Among the ways Success Academy’s embraces Black history is not just through history lessons, which teach much more than just slavery, Jim Crow era and the civil rights movement, but also Black culture. Some schools have Spirit Days, in which students, or scholars, dress up as their favorite historical figure. Others visit various museums. At SA Fort Greene, Batingua Arts gave an interactive dance with drumming and singing. Finally, some schools studied Maya Angelou’s poem, “Still, I Rise” and wrote short personal narratives responding to the poem’s theme of overcoming challenges.
Success Academy seems to acknowledge that more needs to be done on this topic, according to a recent blog post. In it, a middle school teacher named Trevor Baisden, explains the need to make Black history just another part of American history, and that Black history does not end March 1st.
Although Success Academy was asked about how recent racist events were discussed at its schools, there was no reply to the emailed question.
When it came to non-public schools, the Diocese of Brooklyn did not respond to BKLYNER’s repeated attempts to discuss how Catholic schools approach the issue.
As for independent schools, BKLYNER reached out to five: Packer Collegiate, Berkeley Carroll, Brooklyn Amity, Bay Ridge Prep, and of course, Poly Prep. Out of those five, only Bay Ridge Prep participated in this article. Berkeley Carroll, Brooklyn Amity and Poly Prep did not respond to our emails, and Packer Collegiate declined to comment.
At Bay Ridge Prep, Allan Pestotnik is one of the small school’s two middle school teachers, as well as its diversity coordinator. Although this is his first year at the school, he has been focused on making this subject important to his students.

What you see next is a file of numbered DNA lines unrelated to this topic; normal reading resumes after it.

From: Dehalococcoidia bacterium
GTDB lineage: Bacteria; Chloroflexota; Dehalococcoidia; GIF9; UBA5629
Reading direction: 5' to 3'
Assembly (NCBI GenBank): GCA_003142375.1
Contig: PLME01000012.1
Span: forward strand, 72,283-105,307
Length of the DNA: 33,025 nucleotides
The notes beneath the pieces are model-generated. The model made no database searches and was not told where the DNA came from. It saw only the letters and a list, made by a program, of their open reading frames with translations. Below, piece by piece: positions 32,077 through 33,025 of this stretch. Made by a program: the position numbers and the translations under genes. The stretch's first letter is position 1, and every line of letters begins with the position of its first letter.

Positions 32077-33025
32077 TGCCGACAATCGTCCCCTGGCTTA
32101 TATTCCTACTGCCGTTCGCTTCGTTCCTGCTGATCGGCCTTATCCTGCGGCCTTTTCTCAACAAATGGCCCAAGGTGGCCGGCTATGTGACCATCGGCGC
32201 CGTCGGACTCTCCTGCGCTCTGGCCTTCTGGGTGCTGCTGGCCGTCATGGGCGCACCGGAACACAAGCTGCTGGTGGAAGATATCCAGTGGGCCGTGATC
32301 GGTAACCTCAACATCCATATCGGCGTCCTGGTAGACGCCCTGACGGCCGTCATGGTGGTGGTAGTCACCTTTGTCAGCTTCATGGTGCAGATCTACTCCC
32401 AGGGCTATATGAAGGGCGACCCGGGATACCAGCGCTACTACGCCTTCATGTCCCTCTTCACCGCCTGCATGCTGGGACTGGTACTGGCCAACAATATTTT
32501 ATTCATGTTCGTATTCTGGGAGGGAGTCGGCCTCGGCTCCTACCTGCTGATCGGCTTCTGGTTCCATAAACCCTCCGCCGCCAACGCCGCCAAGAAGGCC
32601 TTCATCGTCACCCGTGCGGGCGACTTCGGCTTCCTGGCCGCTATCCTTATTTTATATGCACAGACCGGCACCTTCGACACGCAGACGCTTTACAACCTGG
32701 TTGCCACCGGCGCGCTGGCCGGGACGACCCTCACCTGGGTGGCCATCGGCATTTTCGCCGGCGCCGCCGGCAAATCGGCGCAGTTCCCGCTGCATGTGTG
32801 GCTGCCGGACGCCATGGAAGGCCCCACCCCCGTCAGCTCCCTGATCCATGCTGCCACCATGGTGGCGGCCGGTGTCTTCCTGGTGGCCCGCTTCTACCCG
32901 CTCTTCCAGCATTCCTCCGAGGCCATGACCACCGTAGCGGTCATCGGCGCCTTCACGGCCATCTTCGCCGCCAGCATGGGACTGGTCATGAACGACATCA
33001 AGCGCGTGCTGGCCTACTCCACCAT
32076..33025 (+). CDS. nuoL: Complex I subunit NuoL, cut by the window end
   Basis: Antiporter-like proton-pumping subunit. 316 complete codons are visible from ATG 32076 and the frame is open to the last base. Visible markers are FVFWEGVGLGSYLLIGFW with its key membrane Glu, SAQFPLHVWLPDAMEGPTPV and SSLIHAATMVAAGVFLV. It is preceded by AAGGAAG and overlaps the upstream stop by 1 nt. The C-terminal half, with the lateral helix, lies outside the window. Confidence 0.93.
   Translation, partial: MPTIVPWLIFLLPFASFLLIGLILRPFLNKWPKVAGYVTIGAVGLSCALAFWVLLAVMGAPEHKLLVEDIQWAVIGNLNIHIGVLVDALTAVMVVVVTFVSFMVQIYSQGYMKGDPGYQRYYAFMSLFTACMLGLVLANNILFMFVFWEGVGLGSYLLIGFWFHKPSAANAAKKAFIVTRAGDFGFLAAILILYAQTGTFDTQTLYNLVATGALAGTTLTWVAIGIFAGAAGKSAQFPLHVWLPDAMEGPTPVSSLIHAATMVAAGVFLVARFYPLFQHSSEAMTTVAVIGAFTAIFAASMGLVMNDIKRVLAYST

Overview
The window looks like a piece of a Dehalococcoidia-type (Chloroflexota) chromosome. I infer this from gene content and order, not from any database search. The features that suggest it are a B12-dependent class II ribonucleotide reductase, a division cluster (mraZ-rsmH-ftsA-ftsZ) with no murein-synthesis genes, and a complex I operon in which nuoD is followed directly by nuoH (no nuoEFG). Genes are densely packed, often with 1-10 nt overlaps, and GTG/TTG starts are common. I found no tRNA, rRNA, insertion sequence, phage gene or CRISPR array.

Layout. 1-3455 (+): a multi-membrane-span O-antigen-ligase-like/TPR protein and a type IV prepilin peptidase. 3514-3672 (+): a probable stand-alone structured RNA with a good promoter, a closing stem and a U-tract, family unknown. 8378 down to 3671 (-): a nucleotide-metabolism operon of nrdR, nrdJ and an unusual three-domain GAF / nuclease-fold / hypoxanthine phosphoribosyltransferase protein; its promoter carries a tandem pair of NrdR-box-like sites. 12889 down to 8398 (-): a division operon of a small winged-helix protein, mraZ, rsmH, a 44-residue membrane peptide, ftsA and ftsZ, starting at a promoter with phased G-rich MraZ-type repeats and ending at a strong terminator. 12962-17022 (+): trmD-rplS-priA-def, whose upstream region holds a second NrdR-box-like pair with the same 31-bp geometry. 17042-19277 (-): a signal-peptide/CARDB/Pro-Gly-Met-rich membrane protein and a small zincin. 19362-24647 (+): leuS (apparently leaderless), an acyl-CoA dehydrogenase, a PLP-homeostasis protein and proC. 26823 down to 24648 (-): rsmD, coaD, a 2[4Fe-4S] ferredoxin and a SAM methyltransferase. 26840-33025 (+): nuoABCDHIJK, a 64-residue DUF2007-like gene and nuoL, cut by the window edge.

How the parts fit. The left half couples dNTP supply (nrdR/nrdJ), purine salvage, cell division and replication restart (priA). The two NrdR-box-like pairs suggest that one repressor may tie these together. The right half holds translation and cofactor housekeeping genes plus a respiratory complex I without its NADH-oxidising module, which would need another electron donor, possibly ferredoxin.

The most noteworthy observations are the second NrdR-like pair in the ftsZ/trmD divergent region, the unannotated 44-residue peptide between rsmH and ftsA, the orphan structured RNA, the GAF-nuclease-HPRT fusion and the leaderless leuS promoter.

“We believe it should be taught year-round,” Pestotnik said in a phone interview. “We spread this message that Black History is American History. The problems with racism is still around. We don’t sugarcoat it because it is not a thing of the past.”
Pestotnik’s approach includes connecting current events with the curriculum. Meaning, while he teaches his students about Black history, he allows them to discuss what is still happening to Black people these days.
“We don’t stop our curriculum,” he says. “Rather, we try to incorporate and talk about what happened.”
For instance, there are discussions on Colin Kaepernick’s protest over the treatment of Black people in the country. Pestotnik even showed the music video to Childish Gambino’s “This is America”. All is this is done through a social justice lens.
“No student complains,” he says. “They’re pleased.”
It appears that while Brooklyn educators are doing a lot to showcase the importance of Black history and culture, some recognize that more needs to be done. As this past month has shown, racism is still a serious problem, including in Brooklyn.
Sadly – none of the schools answered our questions about how recent events were discussed – if you are a student or an educator at a Brooklyn school and would like to weigh in – please leave a comment or reach out to us via email to firstname.lastname@example.org – we’d love to hear from you.
UPDATE: The Roman Catholic Diocese of Brooklyn has responded to this article with the following: “Throughout the month of February, Catholic academies and schools throughout Brooklyn offered opportunities for our students to be educated in the lessons of Black History Month, such as the program offered St. Francis of Assisi Catholic Academy in Prospect Lefferts Gardens fittingly named ‘Honoring The Past, Inspiring The Future.’ Through assignments, readings, classroom instruction, and school assemblies, our students were taught the lessons of the achievements of the Civil Rights Movement and many of the African American trailblazers who have changed the course of our history. I am also proud of the students at Queen of the Rosary Catholic Academy, who created a wax museum replica which served as an invaluable Black History Month learning experience for all students,” said Dr. Thomas Chadzutko, Superintendent of Schools.